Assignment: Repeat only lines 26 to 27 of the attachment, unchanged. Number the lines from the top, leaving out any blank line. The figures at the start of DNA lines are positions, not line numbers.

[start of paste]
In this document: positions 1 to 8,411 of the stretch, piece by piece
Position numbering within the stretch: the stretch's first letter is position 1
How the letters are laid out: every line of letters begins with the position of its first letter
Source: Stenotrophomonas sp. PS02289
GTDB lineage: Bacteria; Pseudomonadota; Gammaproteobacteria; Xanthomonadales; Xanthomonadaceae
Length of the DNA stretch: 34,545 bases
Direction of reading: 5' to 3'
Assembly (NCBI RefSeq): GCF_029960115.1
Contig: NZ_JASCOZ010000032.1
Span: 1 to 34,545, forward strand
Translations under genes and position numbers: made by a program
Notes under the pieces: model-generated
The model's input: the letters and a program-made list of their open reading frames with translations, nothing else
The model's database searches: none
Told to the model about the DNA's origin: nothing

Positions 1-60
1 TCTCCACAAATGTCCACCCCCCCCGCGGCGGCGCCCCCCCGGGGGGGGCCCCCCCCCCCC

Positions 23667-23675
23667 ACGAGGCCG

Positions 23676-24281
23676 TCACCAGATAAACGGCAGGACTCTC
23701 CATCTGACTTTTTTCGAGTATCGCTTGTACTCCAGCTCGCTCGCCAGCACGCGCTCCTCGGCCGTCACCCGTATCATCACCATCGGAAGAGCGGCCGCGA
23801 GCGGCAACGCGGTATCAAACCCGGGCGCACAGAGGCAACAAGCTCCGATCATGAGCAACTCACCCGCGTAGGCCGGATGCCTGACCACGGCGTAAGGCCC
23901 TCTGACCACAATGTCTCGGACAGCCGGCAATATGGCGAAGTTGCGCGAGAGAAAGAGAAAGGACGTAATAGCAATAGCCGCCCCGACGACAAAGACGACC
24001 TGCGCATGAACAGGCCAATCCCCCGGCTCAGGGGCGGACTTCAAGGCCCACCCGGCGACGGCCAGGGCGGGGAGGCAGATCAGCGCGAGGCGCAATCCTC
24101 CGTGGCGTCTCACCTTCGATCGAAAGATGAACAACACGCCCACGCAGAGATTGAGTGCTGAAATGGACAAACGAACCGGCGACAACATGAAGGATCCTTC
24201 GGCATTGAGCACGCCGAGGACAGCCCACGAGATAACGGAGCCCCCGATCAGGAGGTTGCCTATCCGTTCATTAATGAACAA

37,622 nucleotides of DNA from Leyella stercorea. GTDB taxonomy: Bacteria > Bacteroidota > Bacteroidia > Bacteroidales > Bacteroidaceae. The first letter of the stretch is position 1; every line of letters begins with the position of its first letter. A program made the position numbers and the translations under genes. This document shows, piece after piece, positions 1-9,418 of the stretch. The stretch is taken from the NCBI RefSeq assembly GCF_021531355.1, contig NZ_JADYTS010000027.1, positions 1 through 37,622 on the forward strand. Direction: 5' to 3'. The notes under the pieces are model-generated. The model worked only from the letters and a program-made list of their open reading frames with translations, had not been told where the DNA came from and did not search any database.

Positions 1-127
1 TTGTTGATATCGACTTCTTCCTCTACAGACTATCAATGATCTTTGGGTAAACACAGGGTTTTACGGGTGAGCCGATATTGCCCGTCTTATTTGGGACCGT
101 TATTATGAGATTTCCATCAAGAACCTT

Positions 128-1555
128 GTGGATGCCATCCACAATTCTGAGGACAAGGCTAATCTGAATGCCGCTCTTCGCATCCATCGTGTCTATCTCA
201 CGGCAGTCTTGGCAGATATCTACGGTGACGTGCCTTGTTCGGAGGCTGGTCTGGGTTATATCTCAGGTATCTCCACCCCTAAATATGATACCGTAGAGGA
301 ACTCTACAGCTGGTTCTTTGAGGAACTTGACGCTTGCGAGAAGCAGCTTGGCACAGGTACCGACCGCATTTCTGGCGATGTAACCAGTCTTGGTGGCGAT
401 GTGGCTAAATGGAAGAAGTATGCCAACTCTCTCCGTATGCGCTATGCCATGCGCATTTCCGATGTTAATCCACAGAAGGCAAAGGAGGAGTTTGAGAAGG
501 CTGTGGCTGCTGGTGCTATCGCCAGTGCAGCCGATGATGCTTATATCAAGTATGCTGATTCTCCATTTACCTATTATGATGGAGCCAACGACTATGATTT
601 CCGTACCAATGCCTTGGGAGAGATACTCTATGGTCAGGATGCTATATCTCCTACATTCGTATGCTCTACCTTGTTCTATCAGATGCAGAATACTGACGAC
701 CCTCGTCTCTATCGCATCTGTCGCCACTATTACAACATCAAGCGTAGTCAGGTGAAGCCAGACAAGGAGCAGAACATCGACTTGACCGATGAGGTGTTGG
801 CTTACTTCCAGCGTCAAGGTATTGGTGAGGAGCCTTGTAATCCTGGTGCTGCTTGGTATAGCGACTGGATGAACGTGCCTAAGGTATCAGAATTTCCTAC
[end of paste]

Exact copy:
24101 CGTGGCGTCTCACCTTCGATCGAAAGATGAACAACACGCCCACGCAGAGATTGAGTGCTGAAATGGACAAACGAACCGGCGACAACATGAAGGATCCTTC
24201 GGCATTGAGCACGCCGAGGACAGCCCACGAGATAACGGAGCCCCCGATCAGGAGGTTGCCTATCCGTTCATTAATGAACAA